Characterizations of modularity: An evo-devo approach to transitions of individuality

Maria Rebolleda Gomez** (University of Minnesota, United States)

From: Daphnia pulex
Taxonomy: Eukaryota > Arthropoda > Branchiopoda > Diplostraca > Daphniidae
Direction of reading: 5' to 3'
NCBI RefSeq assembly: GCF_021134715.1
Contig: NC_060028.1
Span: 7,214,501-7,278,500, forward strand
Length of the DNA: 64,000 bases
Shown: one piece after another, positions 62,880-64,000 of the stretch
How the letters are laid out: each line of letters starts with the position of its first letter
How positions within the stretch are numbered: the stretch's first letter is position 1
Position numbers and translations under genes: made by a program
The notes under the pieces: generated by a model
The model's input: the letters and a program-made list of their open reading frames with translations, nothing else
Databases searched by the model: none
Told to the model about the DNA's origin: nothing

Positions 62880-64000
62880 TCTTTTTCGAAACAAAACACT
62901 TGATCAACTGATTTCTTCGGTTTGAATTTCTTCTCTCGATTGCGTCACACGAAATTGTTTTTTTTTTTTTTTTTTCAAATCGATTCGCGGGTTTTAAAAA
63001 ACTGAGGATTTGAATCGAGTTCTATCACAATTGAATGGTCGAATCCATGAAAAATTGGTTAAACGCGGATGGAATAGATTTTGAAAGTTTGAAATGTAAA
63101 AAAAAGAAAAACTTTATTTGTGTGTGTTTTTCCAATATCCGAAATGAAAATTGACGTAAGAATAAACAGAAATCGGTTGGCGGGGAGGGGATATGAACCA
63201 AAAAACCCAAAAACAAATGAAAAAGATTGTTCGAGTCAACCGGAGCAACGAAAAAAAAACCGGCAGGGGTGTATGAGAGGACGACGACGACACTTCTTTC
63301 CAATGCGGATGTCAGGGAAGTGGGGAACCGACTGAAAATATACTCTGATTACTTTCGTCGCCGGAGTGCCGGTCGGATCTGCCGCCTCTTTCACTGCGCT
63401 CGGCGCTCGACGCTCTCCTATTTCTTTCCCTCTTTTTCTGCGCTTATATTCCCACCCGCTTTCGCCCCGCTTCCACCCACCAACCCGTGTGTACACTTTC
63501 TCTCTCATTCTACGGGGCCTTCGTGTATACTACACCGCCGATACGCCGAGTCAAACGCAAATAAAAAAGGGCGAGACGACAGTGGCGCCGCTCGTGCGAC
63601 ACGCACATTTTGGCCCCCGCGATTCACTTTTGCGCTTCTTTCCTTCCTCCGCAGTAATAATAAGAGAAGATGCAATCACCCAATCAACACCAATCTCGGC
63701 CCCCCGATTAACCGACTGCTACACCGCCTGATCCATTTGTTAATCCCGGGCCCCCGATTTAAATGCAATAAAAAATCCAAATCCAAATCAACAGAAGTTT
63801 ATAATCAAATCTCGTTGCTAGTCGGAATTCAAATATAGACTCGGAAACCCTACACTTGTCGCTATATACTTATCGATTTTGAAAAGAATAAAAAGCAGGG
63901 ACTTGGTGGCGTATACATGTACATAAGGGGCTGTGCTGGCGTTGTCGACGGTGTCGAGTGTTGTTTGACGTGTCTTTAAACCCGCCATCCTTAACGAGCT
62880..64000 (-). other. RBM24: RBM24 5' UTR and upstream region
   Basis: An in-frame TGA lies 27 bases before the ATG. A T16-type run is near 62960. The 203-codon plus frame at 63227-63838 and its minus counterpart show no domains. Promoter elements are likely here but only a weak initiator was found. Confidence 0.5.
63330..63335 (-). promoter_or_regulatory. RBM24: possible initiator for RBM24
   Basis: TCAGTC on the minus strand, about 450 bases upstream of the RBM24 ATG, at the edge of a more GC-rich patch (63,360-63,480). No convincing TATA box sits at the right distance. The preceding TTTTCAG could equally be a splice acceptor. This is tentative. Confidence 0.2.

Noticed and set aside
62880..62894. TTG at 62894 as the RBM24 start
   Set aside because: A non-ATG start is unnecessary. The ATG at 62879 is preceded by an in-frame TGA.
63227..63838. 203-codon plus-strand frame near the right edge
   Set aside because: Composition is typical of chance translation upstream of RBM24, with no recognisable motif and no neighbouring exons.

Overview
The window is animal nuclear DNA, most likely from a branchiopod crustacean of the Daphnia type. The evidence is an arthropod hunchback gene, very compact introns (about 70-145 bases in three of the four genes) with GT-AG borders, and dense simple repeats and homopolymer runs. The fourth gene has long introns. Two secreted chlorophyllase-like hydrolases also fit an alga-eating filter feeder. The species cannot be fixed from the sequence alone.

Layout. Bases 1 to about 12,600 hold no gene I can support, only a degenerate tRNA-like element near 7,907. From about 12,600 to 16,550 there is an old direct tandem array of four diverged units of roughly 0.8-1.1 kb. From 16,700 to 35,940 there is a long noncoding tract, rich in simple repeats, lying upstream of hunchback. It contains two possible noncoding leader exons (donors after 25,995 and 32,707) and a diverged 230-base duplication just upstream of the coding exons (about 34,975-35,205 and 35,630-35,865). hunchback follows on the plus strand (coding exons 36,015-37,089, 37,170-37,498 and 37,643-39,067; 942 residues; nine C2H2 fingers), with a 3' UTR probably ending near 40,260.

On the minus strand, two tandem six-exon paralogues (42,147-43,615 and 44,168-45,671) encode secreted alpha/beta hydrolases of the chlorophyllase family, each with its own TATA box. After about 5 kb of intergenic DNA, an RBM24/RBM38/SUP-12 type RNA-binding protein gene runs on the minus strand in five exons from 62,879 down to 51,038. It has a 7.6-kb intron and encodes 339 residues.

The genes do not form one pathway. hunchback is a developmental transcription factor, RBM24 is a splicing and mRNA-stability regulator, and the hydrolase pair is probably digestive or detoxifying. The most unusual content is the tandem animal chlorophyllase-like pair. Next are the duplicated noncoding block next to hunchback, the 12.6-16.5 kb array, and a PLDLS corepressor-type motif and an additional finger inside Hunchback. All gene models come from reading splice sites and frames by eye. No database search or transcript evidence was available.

Modularity is an abstract concept referring to a unit of interacting components characterized by a relative high number of internal interactions and a relative low number of interactions with other similar units. I will argue that—as an abstract concept—modularity allows us to understand general patterns and translate between disciplines. But that we also want to understand and describe the biological world at multiple spatial and temporal scales; that we care about particularities of these systems because they are the result of different evolutionary histories and ecological needs. Thus, if we also want to be able to describe this heterogeneity, we will require multiple particular descriptions of modules characterized by the type and strength of their interactions. In this paper, I argue for the productive value of the coexistence between an abstract definition of modularity and a multiplicity of particular characterizations defined by the questions, the biological phenomena of interest and scientific practices involved. I argue that this pluralism provides insight into transitions in individuality and provides a way to translate between two different research programs: one interested mainly in the description of particular transitions of individuality and their developmental machinery (e.g. the evolution of metazoans) and a second one interested in a more general model of the evolution of individuality.